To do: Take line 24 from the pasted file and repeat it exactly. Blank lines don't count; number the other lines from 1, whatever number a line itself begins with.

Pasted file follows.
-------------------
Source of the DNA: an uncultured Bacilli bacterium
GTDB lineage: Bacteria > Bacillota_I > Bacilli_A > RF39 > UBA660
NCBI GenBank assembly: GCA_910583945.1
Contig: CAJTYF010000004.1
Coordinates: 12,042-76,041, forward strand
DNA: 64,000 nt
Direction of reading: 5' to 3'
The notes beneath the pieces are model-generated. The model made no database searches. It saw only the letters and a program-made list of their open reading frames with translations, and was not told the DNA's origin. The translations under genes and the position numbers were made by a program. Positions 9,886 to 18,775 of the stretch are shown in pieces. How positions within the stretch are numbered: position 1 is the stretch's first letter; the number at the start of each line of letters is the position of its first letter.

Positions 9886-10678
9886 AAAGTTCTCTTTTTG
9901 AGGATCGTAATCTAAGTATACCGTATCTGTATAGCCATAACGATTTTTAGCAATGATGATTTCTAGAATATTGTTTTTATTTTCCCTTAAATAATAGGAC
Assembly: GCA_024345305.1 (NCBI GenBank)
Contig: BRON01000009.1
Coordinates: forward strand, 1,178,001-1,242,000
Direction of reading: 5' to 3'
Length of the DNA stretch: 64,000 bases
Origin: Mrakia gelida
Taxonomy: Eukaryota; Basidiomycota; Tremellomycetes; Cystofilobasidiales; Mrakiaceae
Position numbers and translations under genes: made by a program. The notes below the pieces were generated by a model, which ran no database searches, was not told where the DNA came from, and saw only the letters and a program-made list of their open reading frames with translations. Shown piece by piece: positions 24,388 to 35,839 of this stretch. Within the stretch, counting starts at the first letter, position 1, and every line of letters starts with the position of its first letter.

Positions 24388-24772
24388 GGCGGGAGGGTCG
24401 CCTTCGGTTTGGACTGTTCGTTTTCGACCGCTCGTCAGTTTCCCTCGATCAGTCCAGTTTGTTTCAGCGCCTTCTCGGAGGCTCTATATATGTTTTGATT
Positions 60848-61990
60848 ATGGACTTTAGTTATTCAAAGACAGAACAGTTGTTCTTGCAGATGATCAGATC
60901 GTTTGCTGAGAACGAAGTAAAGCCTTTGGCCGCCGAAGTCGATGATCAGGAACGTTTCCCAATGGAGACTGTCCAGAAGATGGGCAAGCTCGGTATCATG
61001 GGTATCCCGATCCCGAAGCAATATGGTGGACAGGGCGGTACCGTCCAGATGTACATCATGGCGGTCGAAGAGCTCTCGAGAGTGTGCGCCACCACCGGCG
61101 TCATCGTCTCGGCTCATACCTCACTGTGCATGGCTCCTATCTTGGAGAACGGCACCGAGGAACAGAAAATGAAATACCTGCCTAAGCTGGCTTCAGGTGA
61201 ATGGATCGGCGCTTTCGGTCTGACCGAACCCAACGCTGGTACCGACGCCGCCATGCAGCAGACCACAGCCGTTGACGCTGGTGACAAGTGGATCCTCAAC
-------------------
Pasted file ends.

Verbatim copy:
60848 ATGGACTTTAGTTATTCAAAGACAGAACAGTTGTTCTTGCAGATGATCAGATC